Widely regarded as the most distinguished of Czech
composers, Antonin Dvorák (1841-1904) produced
attractive and vigorous music possessed of clear formal
outlines, melodies that are both memorable and
spontaneous-sounding, and a colorful, effective
instrumental sense. Dvorák is considered one of the
major figures of nationalism, both proselytizing for
and making actual use of folk influences, which he
expertly combined with Classical forms in works of all
genres. His symphonies are among his most widely
appreciated works; the Symphony No. 9 ("From the New
World," 1893) takes a place among the finest and most
popular examples of the symphonic literature.
Similarly, his Cello Concerto (1894-1895) is one of the
cornerstones of the repertory, providing the soloist an
opportunity for virtuosic flair and soaring
expressivity. Dvorák displayed special skill in writing
for chamber ensembles, producing dozens of such works;
among these, his 14 string quartets (1862-1895), the
"American" Quintet (1893) and the "Dumky" Trio
(1890-1891) are outstanding examples of their
respective genres, overflowing with attractive folklike
melodies set like jewels into the solid fixtures of
Brahmsian absolute forms.
Dvorák wrote a good deal of music for solo piano, very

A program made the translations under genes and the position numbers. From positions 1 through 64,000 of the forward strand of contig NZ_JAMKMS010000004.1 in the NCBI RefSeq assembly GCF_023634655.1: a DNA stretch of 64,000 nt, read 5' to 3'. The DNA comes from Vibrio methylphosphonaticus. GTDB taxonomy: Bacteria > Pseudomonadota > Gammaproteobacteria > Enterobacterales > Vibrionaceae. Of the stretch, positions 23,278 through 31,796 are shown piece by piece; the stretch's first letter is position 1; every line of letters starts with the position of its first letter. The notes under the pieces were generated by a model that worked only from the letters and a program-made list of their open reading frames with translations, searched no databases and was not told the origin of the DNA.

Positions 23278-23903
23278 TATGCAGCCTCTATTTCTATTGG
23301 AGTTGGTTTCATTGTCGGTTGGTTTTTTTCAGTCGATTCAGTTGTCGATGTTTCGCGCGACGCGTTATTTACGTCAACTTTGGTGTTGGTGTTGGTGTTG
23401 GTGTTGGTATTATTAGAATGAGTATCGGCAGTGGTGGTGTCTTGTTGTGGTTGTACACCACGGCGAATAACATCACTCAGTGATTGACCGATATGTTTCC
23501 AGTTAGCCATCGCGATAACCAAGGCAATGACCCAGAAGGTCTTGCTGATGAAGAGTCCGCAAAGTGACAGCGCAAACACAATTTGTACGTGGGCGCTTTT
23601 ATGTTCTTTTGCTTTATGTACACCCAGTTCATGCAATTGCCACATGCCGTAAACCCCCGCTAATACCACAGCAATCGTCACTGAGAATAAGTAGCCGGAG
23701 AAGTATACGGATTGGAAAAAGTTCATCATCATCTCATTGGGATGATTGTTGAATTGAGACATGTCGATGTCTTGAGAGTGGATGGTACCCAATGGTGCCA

little of which has ever really made a name for itself
in a repertoire whose every corner is filled with more
user-friendly, and often more pianistic, works. (Dvorák
could hold his own at the keyboard, but he was
certainly no virtuoso). Some of the dances and
humoresques are occasionally taken off the shelf for a
run-through, however, and a few of the sets of short
pieces are loved by more pianists than just the
Czech-specialists. Perhaps the best of these sets is
the Poetic Tone Pictures for piano, Op. 85, 13
colorfully titled pieces supplied with abundant
Dvorák apparently came up with the 13 picturesque
titles after he had finished composing the pieces in
June 1889. They are, in English: 1. Nighttime Path, 2.
Toying, 3. At the Old Castle, 4. Song of Spring, 5.
Peasant Ballad, 6. Lament, 7. Furiant-Dance, 8.
Goblin-Dance, 9. Serenade, 10. Bacchanal, 11.
Tittle-tattle, 12. At the Hero's Grave, 13. On the Holy
The pieces are in reality not all that short; still,
Dvorák hoped that pianists would perform them all
together. The many-faceted No. 1 is perhaps most like a
small tone-poem. Nos. 7 and 8 make for a nice minor
major dance pair; these two are the most immediately
appealing of the group, but Dvorák strikes deepest in
the serious-subjected Nos. 3, 12, and 13.
Although originally written for Piano, I arranged this
piece for Concert (Pedal) Harp.